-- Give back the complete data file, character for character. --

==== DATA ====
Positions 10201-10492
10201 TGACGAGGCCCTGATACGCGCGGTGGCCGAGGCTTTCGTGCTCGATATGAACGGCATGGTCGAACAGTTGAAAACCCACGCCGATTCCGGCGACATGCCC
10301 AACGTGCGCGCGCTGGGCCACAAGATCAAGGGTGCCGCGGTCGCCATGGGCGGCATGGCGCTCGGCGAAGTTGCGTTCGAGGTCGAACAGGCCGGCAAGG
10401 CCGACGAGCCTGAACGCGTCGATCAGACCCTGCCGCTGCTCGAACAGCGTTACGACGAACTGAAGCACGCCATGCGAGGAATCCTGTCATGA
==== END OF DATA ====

Positions 10201-10492
10201 TGACGAGGCCCTGATACGCGCGGTGGCCGAGGCTTTCGTGCTCGATATGAACGGCATGGTCGAACAGTTGAAAACCCACGCCGATTCCGGCGACATGCCC
10301 AACGTGCGCGCGCTGGGCCACAAGATCAAGGGTGCCGCGGTCGCCATGGGCGGCATGGCGCTCGGCGAAGTTGCGTTCGAGGTCGAACAGGCCGGCAAGG
10401 CCGACGAGCCTGAACGCGTCGATCAGACCCTGCCGCTGCTCGAACAGCGTTACGACGAACTGAAGCACGCCATGCGAGGAATCCTGTCATGA